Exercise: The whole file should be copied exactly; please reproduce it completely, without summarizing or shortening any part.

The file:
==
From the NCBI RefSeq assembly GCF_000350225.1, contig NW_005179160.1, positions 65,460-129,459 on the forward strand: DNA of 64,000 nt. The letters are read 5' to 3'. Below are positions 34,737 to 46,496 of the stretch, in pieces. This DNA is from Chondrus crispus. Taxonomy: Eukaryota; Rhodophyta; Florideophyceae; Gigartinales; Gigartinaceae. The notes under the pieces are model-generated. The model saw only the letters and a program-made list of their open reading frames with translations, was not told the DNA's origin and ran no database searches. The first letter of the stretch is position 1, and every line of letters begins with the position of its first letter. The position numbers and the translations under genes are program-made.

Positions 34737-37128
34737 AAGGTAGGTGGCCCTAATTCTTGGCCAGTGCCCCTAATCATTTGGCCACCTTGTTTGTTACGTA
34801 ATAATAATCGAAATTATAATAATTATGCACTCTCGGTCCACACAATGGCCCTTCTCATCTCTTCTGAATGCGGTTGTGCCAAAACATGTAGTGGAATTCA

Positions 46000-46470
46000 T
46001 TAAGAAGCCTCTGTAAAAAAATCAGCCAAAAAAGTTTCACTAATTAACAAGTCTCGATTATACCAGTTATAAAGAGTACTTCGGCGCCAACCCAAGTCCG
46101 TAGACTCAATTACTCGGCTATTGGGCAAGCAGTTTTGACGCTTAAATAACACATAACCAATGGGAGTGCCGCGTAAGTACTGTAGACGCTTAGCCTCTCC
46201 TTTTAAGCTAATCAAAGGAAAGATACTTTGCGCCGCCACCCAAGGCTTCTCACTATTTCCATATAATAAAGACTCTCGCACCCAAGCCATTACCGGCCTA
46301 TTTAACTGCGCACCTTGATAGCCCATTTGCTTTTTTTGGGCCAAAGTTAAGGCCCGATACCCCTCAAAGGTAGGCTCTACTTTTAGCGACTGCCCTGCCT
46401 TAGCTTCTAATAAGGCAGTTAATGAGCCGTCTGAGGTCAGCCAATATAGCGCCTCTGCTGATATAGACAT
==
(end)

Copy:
From the NCBI RefSeq assembly GCF_000350225.1, contig NW_005179160.1, positions 65,460-129,459 on the forward strand: DNA of 64,000 nt. The letters are read 5' to 3'. Below are positions 34,737 to 46,496 of the stretch, in pieces. This DNA is from Chondrus crispus. Taxonomy: Eukaryota; Rhodophyta; Florideophyceae; Gigartinales; Gigartinaceae. The notes under the pieces are model-generated. The model saw only the letters and a program-made list of their open reading frames with translations, was not told the DNA's origin and ran no database searches. The first letter of the stretch is position 1, and every line of letters begins with the position of its first letter. The position numbers and the translations under genes are program-made.

Positions 34737-37128
34737 AAGGTAGGTGGCCCTAATTCTTGGCCAGTGCCCCTAATCATTTGGCCACCTTGTTTGTTACGTA
34801 ATAATAATCGAAATTATAATAATTATGCACTCTCGGTCCACACAATGGCCCTTCTCATCTCTTCTGAATGCGGTTGTGCCAAAACATGTAGTGGAATTCA

Positions 46000-46470
46000 T
46001 TAAGAAGCCTCTGTAAAAAAATCAGCCAAAAAAGTTTCACTAATTAACAAGTCTCGATTATACCAGTTATAAAGAGTACTTCGGCGCCAACCCAAGTCCG
46101 TAGACTCAATTACTCGGCTATTGGGCAAGCAGTTTTGACGCTTAAATAACACATAACCAATGGGAGTGCCGCGTAAGTACTGTAGACGCTTAGCCTCTCC
46201 TTTTAAGCTAATCAAAGGAAAGATACTTTGCGCCGCCACCCAAGGCTTCTCACTATTTCCATATAATAAAGACTCTCGCACCCAAGCCATTACCGGCCTA
46301 TTTAACTGCGCACCTTGATAGCCCATTTGCTTTTTTTGGGCCAAAGTTAAGGCCCGATACCCCTCAAAGGTAGGCTCTACTTTTAGCGACTGCCCTGCCT
46401 TAGCTTCTAATAAGGCAGTTAATGAGCCGTCTGAGGTCAGCCAATATAGCGCCTCTGCTGATATAGACAT